JESSE GARCIA - "when I was in Berlin, we were in the KinderFest, 14 and over, and this group of girls saw me on the street and started screaming. One of them had their cell phone and took a picture of me, started screaming again and ran back to her friends."

  • CHALO GONZALEZ - "In the film, when I was walking with the cart, selling the champurrado, one of these people, he wasn't an extra, he came in and tried to buy champurrado. So I gave it to him ... and he put a dollar in the thing. If I don't work in movies any more, I could sell champurrado."

  • EMILY RIOS - "The funniest reaction I got was from my dad when he saw the kissing scene. We were actually in the theater watching a private screening for friends and family. And in Spanish, he started cussing like, 'What the hell is that?' I was laughing because the guy who plays my boyfriend, J.R., was right in front of us. I was so embarrassed, trying to sink into my chair."

  • J.R. CRUZ - "At Sundance and other places, it's like, 'Oh you're such a bastard. Why you doing that [to Magdalena]?' But you know, it just goes with the territory. I love it when they say, 'Hey, you're such a bastard.' Okay, cool."

    On the Party Line

    Both the "Quincenera" after party and the "Last Rites" pre-party were held at the same time at venues a block apart. At the Westwood Brewery, I felt like I stepped into an actual quinceanera, not only because of the pink and silver balloon decorations, but also because of the multiple generations getting down on the dance floor to Latin dance numbers as well as Kanye West's "Gold Digger."

    Over at sushi lounge Tengu, partygoers got in the mood for the midnight screening of "Last Rites." The film places two Los Angeles gangs -- South Central's The Lords of Crenshaw and East LA's El Diablo Muerto -- in the same place to meet an arms dealer. Strangely enough, it's not their rivalry or the cops outside that's the problem. No, it might just be the horde of zombies about to descend on all the tender, delectable humans.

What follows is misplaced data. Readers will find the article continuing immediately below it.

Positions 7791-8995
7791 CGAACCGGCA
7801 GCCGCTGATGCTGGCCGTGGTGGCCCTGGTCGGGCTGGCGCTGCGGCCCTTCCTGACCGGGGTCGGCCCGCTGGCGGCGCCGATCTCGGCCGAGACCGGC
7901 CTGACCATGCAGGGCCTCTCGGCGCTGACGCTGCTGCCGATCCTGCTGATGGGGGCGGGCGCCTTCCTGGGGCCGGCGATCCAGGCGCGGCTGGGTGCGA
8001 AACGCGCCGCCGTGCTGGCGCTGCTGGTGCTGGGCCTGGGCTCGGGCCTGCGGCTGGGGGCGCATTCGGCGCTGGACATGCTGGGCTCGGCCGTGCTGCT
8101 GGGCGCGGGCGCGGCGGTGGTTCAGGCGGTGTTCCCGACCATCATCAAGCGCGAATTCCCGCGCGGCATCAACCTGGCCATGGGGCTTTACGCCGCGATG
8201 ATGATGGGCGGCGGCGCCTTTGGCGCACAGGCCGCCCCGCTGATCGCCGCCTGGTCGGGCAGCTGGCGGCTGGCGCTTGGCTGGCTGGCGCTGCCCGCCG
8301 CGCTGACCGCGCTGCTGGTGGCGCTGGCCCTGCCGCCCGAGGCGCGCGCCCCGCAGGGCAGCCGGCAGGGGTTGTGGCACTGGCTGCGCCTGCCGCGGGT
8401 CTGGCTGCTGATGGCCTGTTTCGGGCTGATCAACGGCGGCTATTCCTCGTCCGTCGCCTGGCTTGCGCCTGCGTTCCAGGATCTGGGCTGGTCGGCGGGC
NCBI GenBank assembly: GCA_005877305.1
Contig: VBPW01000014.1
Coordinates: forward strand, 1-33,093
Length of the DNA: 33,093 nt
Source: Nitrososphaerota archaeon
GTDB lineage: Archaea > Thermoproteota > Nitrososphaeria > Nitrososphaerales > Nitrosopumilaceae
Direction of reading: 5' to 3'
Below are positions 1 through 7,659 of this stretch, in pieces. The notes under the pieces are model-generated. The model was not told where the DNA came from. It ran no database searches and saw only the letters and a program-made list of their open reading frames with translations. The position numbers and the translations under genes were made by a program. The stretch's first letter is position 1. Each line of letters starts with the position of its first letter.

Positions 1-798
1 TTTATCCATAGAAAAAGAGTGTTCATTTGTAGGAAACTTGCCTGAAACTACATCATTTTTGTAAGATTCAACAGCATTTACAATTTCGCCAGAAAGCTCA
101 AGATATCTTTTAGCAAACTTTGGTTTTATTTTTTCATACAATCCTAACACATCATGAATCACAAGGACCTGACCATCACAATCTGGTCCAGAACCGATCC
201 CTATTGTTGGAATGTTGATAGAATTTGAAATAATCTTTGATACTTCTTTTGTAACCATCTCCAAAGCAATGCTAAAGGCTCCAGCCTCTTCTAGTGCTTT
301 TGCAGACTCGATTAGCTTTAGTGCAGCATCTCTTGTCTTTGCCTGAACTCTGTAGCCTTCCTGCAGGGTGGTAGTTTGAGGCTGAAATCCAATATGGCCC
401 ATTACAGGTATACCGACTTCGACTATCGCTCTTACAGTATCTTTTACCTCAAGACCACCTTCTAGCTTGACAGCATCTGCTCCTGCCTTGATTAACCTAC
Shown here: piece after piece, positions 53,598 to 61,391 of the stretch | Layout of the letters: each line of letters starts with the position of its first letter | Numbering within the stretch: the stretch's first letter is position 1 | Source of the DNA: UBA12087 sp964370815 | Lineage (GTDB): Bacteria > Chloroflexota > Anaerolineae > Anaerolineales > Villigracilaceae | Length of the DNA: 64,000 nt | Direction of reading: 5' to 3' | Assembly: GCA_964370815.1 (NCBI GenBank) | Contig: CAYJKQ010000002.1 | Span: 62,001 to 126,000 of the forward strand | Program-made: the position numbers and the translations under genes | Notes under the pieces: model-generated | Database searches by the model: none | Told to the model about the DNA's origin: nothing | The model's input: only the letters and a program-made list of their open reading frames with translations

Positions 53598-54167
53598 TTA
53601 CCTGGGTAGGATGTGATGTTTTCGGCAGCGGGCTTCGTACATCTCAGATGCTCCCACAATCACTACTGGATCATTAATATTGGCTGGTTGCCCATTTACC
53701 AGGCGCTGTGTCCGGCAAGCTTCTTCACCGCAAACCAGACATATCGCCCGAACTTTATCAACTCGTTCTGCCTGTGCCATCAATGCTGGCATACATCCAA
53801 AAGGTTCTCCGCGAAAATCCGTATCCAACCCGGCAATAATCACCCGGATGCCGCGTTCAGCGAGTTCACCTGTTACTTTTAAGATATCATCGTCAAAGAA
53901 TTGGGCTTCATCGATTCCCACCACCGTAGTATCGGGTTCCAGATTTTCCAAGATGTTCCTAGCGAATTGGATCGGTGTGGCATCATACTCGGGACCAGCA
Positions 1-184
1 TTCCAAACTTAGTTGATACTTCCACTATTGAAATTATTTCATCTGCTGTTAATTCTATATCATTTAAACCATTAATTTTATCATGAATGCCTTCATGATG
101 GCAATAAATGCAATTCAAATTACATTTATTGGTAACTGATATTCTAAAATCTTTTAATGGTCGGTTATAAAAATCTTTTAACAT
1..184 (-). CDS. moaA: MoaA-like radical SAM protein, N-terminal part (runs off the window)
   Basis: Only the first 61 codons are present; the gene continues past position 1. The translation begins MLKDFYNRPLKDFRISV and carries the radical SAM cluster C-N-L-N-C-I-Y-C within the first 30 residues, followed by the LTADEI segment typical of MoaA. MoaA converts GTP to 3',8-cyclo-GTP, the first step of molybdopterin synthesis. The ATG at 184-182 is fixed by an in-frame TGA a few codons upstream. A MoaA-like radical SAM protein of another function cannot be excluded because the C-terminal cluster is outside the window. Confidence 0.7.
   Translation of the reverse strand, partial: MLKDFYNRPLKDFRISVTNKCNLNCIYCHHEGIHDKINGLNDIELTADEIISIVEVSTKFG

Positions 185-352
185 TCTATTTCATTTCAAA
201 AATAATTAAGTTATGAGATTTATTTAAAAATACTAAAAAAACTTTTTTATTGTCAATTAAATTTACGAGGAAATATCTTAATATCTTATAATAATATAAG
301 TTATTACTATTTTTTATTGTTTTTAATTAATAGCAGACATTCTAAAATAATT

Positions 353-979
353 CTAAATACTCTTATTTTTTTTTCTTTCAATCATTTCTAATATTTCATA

At the party, I observed director Duane Stinnett and producer/writer/actress Krissann Shipley were making the rounds and then spotted Morgan "Super Size Me" Spurlock in the crowd. While this was all fine and interesting, I got really excited when I saw that his wife (the vegan chef from "Super Size Me") Alex Jamieson was there too.

    My brain, immediately switching over to cheesy reality show mode, recalled that she was on an episode of the Style network's "How Do I Look?" as a fashion victim. And yes, I actually asked her about it. She was pretty open about how she didn't know what she was getting into, and assured me that her two friends, the "accomplices" on the show, were really sweet and not the critical terrors depicted.

    As conversations about fashion are wont to do, talk turned to zombies, creatures that Ms. Jamieson has a love-hate relationship with. Like many zombie fans, she says the appeal is that they seem like they could exist somehow. Unlike some zombie fans, however, she has not taken precautions with her home or person in case of a zombie attack. At this point, Mr. Spurlock walked over and chatted about non-zombie related topics (like the start of his second season of "30 Days") and then whisked his wife away to another party for pal Jeff Garlin, whose film "I Want Someone to Eat Cheese With" screened earlier that night.

    Caveat Reader

    An unconfirmed but fairly knowledgeable source at the party let slip these two tidbits that may or may not come to be:


  • "Die Hard 4" - Although a script isn't finished, the Len Weisman-directed film is supposed to begin production soon, possibly July, and co-star Justin Long ("Dodgeball," "Herbie: Fully Loaded"). The actor may have committed himself to antoher film, the indie "Life at These Speeds" based on the book by Jeremy Jackson. Sam Rockwell and Ed Harris are attached to co-star, if the film actually sees the start of production.

  • "The Abhorsen Trilogy" - This young adult fantasy series by Garth Nix that begins with "Sabriel" is supposedly searching for someone who can adapt its dark subject matter -- namely necromancy -- sensitively. The rumored frontrunner is Dan Futterman, who adapted the Gerald Clarke book that became "Capote," Philip Seymour Hoffman's Oscar ticket.

    -HN



    Friday, June 30

    Forget it Jake, It's Koreatown